Music Licensing for Business in the Netherlands

Playing music in a business is a little different from listening to music at home. Since you're playing for an audience with a business and commercial purpose, you will need different licenses from Buma/Stemra and Sena.

Amsterdam Street with Various Businesses

Music Licenses in the Netherlands

Businesses need three different rights to legally play music in their physical venue.

  • record icon

    Recording Rights

    Recording Rights

    This covers the right to use a specific recording of a song and compensates the recording artist.

  • Music Notes

    Publishing Rights

    Publishing Rights

    This covers the right to use the original composition and compensates the songwriters and composers.

  • Open store

    Public Performance Rights

    Public Performance Rights

    This allows you to play the song in a public environment.

Soundtrack Your Brand covers the first two licenses, and in Netherlands, public performance licenses are obtained through Buma/Stemra and Sena.

For information on music licensing in another country, please click here.

Soundtrack Your Brand

The Value of Soundtrack

We offer a licensed music service for commercial use, with great features such as scheduling tools and an explicit filter.

Soundtrack Your Brand is able to provide this via direct relationships with publishers, performing rights organizations and record labels (including Universal Music Group, Sony Music Entertainment, Warner Music Group and more).

Our technology allows royalties to be fairly and accurately distributed back to music creators. Our Unlimited tier provides royalty payments that are approximately 5 times higher than those from streaming services for private use.

Playing Music at home

Unsupported Services

Services such as Spotify, Apple Music, YouTube Music, Amazon Music, Tidal and Deezer are not suitable for use in business. These platforms are for personal, private use only - it is not legal to use them when playing music to an audience and you could risk being faced with a fine.

"You can’t broadcast or play Spotify publicly from a business, such as bars, restaurants, schools, stores, salons, dance studios, radio stations, etc. To play in a commercial environment, check out our friends at Soundtrack Your Brand."

Spotify Support Page

Steps to become fully licensed in the Netherlands

1) Trial Soundtrack

Start our 14 day free trial to use our properly licensed business music service immediately. No payment or commitment required.

2) Get a Public Performance License

If you don't have licenses from Buma/Stemra and Sena, please visit their websites to get your licenses.

3) Subscribe to Soundtrack

Select a plan and add your payment details to officially join Soundtrack.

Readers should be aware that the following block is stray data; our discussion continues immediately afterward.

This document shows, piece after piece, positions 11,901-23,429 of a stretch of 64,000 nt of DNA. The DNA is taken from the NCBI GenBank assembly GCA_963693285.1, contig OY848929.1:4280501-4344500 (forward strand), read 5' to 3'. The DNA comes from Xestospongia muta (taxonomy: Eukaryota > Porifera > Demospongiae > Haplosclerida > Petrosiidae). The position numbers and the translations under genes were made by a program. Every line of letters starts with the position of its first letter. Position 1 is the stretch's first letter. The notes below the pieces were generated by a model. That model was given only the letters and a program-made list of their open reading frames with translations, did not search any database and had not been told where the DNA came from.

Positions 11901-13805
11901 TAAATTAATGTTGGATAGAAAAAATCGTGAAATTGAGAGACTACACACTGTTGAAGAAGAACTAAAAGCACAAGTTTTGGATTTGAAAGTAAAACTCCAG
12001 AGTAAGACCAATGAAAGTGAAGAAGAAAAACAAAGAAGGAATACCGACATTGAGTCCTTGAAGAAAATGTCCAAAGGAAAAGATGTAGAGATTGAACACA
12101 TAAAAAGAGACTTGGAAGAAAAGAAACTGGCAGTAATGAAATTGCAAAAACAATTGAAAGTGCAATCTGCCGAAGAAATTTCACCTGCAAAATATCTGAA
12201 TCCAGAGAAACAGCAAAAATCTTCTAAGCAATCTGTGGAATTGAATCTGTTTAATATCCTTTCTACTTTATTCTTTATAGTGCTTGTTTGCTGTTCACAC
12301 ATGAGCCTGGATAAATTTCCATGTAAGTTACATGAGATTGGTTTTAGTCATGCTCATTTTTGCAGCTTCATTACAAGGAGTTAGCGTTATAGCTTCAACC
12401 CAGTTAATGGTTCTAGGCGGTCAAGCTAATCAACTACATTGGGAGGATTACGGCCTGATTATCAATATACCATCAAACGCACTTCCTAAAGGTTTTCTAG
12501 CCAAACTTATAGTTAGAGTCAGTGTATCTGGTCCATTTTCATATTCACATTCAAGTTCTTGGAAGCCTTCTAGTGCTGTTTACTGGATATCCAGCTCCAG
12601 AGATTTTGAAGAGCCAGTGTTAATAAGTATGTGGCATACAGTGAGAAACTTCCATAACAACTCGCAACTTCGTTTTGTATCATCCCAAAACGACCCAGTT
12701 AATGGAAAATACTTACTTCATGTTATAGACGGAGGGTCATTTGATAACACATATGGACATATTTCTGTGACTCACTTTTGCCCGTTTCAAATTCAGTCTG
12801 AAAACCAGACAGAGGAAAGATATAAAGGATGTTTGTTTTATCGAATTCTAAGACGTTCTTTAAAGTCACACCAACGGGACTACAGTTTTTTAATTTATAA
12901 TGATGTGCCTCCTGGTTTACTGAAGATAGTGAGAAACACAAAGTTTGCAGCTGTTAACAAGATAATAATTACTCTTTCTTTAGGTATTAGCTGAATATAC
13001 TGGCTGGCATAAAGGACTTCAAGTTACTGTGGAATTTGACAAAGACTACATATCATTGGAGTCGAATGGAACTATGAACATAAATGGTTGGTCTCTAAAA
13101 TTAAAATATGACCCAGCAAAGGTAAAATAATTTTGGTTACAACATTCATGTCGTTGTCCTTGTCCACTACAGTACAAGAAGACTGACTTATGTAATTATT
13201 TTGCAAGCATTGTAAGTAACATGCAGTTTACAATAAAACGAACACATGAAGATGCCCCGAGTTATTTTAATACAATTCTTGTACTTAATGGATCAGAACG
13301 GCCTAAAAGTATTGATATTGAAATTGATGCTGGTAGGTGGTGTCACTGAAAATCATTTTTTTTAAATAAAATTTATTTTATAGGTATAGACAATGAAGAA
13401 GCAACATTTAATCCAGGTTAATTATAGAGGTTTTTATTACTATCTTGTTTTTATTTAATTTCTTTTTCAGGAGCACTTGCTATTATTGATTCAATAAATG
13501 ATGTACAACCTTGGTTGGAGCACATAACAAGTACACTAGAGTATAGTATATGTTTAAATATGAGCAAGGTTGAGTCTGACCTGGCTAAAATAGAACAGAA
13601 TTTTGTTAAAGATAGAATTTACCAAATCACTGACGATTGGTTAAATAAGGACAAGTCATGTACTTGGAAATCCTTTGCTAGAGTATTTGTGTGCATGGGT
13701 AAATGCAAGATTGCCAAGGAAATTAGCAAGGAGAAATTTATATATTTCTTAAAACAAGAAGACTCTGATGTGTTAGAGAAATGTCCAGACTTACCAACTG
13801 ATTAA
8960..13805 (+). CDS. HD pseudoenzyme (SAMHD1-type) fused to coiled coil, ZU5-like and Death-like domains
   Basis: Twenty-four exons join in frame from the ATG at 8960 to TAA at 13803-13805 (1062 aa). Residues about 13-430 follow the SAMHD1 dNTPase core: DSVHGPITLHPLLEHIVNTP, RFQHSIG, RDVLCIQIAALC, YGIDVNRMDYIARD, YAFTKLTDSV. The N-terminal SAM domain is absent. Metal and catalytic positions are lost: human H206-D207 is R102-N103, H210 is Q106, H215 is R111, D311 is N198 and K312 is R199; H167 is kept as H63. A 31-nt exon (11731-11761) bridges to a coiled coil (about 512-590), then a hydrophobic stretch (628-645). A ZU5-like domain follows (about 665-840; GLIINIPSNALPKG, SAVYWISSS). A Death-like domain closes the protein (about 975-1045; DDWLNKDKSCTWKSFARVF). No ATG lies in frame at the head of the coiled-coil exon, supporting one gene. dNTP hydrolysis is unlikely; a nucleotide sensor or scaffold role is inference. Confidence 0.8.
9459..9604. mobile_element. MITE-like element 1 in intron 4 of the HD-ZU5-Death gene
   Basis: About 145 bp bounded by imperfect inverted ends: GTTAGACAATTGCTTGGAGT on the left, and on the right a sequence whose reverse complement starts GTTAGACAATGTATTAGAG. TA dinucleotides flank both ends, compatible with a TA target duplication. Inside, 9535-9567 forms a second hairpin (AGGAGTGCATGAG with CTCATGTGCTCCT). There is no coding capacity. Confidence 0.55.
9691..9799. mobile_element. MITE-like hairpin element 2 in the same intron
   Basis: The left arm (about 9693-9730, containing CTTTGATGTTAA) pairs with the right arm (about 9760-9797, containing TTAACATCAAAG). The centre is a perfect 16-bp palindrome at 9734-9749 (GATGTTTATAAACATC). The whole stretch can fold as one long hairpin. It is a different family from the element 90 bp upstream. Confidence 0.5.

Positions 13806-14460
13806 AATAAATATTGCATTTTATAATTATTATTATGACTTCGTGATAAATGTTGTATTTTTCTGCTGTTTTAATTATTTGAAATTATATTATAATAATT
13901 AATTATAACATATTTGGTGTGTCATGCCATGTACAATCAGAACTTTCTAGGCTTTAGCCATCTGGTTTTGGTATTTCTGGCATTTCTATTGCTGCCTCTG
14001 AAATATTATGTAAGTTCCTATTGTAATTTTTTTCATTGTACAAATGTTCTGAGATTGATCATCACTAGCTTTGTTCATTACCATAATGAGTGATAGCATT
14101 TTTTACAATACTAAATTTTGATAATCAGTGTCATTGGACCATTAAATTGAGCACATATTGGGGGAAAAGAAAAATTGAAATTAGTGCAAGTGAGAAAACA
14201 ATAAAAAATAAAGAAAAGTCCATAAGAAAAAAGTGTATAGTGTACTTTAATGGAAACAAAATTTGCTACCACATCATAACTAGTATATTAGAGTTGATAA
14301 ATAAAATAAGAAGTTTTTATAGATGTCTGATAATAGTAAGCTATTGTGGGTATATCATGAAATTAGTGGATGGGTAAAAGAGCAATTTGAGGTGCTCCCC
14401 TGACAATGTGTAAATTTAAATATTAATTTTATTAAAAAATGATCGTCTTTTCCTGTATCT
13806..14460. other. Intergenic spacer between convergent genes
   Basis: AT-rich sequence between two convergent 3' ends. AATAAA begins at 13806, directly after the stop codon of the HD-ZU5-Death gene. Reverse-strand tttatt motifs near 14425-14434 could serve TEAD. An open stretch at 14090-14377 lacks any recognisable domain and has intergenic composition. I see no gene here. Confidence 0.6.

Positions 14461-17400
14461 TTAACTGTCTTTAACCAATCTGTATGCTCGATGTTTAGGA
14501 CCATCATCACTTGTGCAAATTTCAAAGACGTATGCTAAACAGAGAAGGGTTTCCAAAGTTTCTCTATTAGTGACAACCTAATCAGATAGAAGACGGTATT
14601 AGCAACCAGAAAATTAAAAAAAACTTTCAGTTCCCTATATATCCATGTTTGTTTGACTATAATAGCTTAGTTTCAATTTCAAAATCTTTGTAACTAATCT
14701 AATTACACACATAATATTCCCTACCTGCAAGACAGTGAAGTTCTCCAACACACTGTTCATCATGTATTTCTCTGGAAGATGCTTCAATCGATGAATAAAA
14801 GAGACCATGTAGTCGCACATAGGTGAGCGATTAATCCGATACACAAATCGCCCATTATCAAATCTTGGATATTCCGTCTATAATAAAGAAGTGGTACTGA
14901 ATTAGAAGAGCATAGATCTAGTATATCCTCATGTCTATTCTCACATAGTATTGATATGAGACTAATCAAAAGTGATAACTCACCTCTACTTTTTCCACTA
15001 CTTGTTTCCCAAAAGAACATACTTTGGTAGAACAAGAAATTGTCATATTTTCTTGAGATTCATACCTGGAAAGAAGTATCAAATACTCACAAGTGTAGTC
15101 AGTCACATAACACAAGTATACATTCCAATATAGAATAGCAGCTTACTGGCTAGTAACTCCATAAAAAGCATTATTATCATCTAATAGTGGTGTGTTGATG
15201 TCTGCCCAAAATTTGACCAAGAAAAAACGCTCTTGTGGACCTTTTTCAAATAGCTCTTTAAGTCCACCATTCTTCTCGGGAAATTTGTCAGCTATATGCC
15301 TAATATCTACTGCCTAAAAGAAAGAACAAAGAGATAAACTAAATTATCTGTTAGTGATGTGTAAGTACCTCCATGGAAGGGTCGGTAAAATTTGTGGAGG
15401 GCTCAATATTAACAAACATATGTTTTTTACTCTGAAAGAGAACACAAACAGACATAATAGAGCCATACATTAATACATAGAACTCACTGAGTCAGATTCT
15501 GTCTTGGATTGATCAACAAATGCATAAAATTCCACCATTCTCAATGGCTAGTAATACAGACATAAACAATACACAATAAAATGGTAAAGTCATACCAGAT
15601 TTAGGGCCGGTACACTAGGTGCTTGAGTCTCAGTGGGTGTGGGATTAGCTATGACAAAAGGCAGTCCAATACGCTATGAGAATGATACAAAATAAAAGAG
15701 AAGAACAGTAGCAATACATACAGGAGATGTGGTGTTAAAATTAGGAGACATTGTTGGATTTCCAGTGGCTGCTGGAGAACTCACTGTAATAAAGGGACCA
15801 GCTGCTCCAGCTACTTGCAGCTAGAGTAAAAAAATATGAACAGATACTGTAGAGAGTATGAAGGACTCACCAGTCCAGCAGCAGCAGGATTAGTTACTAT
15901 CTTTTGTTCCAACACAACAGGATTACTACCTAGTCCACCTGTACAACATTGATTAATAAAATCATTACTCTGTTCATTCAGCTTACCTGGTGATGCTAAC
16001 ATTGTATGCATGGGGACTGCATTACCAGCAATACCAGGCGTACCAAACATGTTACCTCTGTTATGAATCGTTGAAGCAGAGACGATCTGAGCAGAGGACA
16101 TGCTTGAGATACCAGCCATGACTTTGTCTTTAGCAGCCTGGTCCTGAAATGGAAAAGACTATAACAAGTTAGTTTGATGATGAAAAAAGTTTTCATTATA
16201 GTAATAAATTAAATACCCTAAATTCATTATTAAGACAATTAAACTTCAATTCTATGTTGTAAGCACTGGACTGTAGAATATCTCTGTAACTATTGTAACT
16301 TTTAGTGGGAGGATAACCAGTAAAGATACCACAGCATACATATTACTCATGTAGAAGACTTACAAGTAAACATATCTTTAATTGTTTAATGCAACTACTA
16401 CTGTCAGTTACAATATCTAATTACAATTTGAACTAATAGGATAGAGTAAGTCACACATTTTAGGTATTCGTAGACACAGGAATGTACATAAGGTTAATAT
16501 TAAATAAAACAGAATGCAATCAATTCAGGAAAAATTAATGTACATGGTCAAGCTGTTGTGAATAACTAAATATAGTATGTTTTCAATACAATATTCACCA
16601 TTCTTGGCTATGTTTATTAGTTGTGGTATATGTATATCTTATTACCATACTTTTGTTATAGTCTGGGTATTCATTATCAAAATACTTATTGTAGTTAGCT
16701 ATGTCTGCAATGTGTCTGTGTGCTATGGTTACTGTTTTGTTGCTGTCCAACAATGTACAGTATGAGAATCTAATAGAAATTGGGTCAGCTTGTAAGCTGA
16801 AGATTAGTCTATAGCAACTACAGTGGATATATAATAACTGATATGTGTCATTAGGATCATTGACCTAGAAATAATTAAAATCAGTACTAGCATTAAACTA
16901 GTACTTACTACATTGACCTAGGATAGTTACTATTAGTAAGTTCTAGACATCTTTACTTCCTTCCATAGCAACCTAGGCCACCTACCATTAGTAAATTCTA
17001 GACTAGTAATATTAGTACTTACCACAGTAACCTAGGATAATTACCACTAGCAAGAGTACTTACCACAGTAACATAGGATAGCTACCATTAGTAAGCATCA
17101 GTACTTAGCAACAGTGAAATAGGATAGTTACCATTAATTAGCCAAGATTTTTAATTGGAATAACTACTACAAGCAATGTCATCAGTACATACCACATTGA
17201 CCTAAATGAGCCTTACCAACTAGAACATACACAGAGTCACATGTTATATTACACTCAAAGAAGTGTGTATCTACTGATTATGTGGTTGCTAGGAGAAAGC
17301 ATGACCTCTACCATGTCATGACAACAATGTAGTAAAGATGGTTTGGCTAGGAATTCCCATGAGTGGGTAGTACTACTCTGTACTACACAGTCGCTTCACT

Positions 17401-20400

More Information about Music Licensing in the Netherlands


When running a business within the Netherlands it is possible that you will need two types of license if you want to play music within your business. Two organizations exist in the Netherlands that handle music licensing - BumaStemra and Sena.

BumaStemra ensures that composers, lyricists and publicists are paid when music is used under copyright law, whereas Sena handles neighbouring rights, making sure that artists, sessions musicians and producers are compensated for their creation.




Mijn Licentie


The Copyright Act was introduced in the Netherlands in 1912. The following year Buma, or the Bureau for Music Copyright, was created to license and collect payment for public performance of music. It was formed by two organizations, GeNeCo, the Dutch profession association for composers and the VMN, the Dutch music publishers association.

Two decades later, the need to also license the recording and reproduction of music lead to the launch of Stichting Stemra or the Foundation for the Exploitation of Mechanical Reproduction Rights for Authors. Vereniging Buma and Stichting Stemra now act as a singular organization to protect work from over 38,000 music creators.

SENA stands for Stichting Exploitatie Naburige Rechten Auteurs en Producenten or the Foundation for the Exploitation of Neighbouring Rights of Authors and Producers. It has been in operation since 1953. When The Neighbouring Rights Act or WNR, Wet op de naburige rechten, was introduced, the Dutch government authorised Sena to claim and distribute royalties for performers and record labels in relation to the act.

How to get a license in the Netherlands

For companies operating in the Netherlands it is easy to purchase the correct music license. Mijn Licentie NL is available to those in need of a music license, acting as a singular platform to cover all licensing requirements.

This was created by SCAN, the Service Centre for Copyright and Neighbouring Rights or Service Centrum Auteurs- en Naburige rechten. It is possible to apply for a license, get a quote and manage current licenses via the website.